Even a “forced sabbatical” can have profound benefits

Here we are.
Here we are.
Image: REUTERS/Caitlin Ochs
We may earn a commission from links on this page.

Behind the unprecedented disruption of routine life by the coronavirus could lie one of the most profound transformations of our lives: closer connections, greater happiness, and a healthier relationship to work. Despite the anxiety, fear, and illness that is likely to touch each of our lives, there may be a silver lining once we’re on the other side, according to new research from hundreds of sabbatical takers.

Sabbatees, as we call those who have taken a sabbatical, universally report that their time away from routine life was “one of the most important of their lives.”

Like all of us today, most sabbatical participants didn’t expect to find themselves in their situation. The largest driver of taking extended periods away from work remains circumstantial: either the death or illness of a loved one, a career disruption or burnout, or relationship trauma precipitated more than two-thirds of our study participants’ sabbaticals.

Research from professionals across industries in eight countries from The Sabbatical Project, through a collaboration between the University of Notre Dame and the Templeton Foundation’s Templeton Religion Trust, found that sabbaticals, an extended time away from routine work for a purpose, have three lasting effects: stronger relationships with loved ones; an elevated satisfaction with participants’ lives; and an increased comfort with—and appetite for—change going forward.

Key conditions for a successful sabbatical

As the world adjusts to the new realities we all face, huge portions of us will directly experience significant career and personal loss. Few relevant roadmaps exist for us to consult when it comes to surviving, let alone thriving, in a new normal of an increasingly socially isolated environment. Coincidentally, this environment provides a fitting foundation for the three most important conditions for a successful sabbatical:

  • Separation. Separation from routine life, usually geographic in nature, is essential for creating the space for one’s identity, away from that of their pre-sabbatical self.
  • Experimentation. Sabbatees often use their time away from routine work to try out versions of themselves they never had time, or permission, to enact—for example, writing a memoir, walking a pilgrimage, or adopting a foster animal. “I felt like I gave myself the gift of trying to achieve a dream of mine, while also gaining a more realistic understanding of my work and my place in the world,” said an employee of the US federal government who returned to work after writing a book on a year’s unpaid leave.
  • Reflection. Successful sabbaticals also included intentional time for reflection and integration of the lessons learned while living a life more of their choosing. This can take the form of a daily journaling practice, or simply through their enhanced perspective on the past, which is one product of living a starkly different present.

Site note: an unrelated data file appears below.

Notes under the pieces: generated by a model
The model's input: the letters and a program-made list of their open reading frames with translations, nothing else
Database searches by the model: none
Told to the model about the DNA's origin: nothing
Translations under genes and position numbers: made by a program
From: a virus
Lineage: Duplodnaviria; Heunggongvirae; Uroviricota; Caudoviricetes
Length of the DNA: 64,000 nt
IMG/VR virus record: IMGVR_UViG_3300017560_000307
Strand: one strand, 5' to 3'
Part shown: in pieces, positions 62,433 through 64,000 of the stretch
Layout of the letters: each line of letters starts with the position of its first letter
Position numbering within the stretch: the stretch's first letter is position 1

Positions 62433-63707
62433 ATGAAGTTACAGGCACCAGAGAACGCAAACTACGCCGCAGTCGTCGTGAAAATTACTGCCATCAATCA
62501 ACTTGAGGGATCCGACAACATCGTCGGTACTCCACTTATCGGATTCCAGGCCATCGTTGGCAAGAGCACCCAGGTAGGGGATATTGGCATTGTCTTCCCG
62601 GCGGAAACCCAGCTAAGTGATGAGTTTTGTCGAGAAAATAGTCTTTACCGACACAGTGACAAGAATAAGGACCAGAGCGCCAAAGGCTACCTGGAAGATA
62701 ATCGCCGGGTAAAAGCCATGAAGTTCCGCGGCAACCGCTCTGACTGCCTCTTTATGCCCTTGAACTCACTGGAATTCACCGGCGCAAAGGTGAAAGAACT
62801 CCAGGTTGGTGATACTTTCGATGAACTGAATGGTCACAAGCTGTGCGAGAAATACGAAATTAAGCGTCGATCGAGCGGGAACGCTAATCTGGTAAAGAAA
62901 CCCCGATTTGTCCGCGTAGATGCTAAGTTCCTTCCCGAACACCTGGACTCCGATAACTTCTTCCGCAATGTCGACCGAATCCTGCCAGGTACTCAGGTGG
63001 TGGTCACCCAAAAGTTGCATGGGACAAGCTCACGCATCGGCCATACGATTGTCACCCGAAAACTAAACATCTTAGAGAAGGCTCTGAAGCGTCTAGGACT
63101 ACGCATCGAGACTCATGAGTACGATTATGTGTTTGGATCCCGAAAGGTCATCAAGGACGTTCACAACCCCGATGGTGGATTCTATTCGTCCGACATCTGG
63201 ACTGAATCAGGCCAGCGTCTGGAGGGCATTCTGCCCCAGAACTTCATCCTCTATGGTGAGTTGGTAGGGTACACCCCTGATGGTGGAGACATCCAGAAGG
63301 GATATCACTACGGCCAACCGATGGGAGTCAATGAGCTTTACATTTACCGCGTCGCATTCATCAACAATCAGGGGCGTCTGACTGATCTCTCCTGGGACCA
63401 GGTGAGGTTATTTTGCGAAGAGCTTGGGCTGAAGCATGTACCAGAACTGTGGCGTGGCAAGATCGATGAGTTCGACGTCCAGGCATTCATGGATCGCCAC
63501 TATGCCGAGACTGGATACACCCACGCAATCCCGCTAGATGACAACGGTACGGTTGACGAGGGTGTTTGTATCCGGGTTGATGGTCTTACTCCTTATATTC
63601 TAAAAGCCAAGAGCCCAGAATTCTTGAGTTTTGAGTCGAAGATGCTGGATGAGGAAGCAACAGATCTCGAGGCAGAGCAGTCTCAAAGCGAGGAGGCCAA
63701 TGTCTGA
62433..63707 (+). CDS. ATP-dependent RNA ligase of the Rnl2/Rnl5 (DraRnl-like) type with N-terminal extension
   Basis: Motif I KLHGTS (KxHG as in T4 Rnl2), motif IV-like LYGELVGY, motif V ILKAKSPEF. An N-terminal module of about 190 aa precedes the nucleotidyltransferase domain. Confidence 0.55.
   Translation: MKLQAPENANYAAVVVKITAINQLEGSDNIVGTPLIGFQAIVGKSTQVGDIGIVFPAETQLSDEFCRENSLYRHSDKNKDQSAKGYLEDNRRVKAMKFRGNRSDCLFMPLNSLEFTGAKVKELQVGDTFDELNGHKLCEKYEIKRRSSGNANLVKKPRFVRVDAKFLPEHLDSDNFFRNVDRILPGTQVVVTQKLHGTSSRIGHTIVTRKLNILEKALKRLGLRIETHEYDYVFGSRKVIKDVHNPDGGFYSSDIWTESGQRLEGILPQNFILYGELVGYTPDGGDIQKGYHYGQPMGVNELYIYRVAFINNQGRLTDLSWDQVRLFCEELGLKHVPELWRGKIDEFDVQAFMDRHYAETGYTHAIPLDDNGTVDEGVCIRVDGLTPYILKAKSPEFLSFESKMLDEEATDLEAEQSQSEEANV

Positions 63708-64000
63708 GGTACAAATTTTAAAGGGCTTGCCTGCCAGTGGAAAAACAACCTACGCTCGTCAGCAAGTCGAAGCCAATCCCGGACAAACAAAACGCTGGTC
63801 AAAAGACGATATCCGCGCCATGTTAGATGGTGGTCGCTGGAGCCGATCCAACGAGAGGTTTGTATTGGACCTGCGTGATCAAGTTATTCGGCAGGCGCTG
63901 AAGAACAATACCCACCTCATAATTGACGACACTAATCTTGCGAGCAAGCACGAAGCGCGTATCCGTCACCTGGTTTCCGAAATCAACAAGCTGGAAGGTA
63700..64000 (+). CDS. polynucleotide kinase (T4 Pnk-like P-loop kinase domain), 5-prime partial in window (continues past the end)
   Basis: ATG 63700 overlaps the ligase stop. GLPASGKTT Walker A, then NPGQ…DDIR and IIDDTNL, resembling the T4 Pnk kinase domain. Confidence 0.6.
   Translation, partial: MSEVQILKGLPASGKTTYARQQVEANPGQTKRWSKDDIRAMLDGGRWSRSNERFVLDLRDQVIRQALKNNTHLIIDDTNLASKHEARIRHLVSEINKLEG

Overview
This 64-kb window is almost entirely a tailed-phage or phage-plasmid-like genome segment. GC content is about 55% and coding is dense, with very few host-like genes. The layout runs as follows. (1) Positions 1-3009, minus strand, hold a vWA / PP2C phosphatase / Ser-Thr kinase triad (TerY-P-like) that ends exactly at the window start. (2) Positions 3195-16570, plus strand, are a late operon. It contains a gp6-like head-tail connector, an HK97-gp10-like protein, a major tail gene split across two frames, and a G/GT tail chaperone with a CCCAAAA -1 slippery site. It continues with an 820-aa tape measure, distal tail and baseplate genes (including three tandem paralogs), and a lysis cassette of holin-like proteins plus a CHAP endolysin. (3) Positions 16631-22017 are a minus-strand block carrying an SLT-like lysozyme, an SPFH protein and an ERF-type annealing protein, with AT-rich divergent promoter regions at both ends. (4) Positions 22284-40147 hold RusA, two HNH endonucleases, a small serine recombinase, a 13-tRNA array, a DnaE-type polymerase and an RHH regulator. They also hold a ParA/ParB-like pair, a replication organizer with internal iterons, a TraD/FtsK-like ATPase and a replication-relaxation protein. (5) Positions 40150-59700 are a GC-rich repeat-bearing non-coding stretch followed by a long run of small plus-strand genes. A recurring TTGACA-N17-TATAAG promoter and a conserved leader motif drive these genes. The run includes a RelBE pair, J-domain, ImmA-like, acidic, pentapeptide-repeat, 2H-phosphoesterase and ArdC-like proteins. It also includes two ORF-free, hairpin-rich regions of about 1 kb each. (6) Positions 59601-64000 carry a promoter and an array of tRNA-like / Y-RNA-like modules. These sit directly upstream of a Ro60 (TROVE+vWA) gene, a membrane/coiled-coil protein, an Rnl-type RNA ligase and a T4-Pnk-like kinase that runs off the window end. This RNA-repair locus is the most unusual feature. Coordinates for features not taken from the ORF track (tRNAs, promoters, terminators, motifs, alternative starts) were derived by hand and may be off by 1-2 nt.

Within these conditions, the most salient lessons from people who have experienced extended time off of routine work are to take advantage of the distance, to embrace scarcity, and to pre-empt relationship strain.

We can use forced isolation as an opportunity to be creative, to decrease many of the normal distractions of day-to-day life, and to focus on what’s important during this time of increased latitude at work. The strangeness of the new normal can act as a lens through which to view the world differently, and to be present in a way that’s typically impossible. “I don’t think that the sabbatical changed my mind on what I wanted to spend my time doing. I think it gave me clarity and courage to move in the direction I always was trying to move in,” one participant told us after giving up her consulting job to live abroad with her husband.

Sabbatees also used scarcity—of resources, or comfort—as a challenge, which brought unanticipated improvements upon return. One interviewee, an executive at a venture-backed technology firm, spent a year with his wife and children on a remote Scandanavian island, subsisting, for the first time, only on her teacher’s salary. This not only gave him the time and inspiration for his next venture, it also gave the family confidence that they could live on one much-reduced salary going forward.

Common challenges for sabbatees

Sabbatical-takers experience common challenges, especially in the beginning stages of the “new normal,” which surface as their usual work becomes less central in their lives. Extended time with a partner, without separation, can put a strain on any relationship, often in unanticipated ways. Sabbatees who traveled with their partner suggest having upfront conversations on expectations and boundary-setting; it’s sometimes difficult, but nonetheless crucial, to build in alone time for each individual in the relationship.

Sabbatical stories offer hope for those entering a period of great uncertainty and change. They also demonstrate that some of the most important and transformational experiences of our lives can emerge from difficult and non-routine periods of time.

So use this time, if you can, to be intentional, to experiment, and to reflect. While we cannot change the circumstances of the present, we can capitalize on our distance from the recent past to transform our future.

DJ DiDonna is a co-founder of Entrepreneurial Finance Lab. Before it was acquired in 2017, he took a five-month sabbatical—a transformative experience that led him to partner with Notre Dame management professor and co-founder Matt Bloom to launch The Sabbatical Project. DiDonna and Bloom are publishing their initial research paper on sabbaticals in 2020.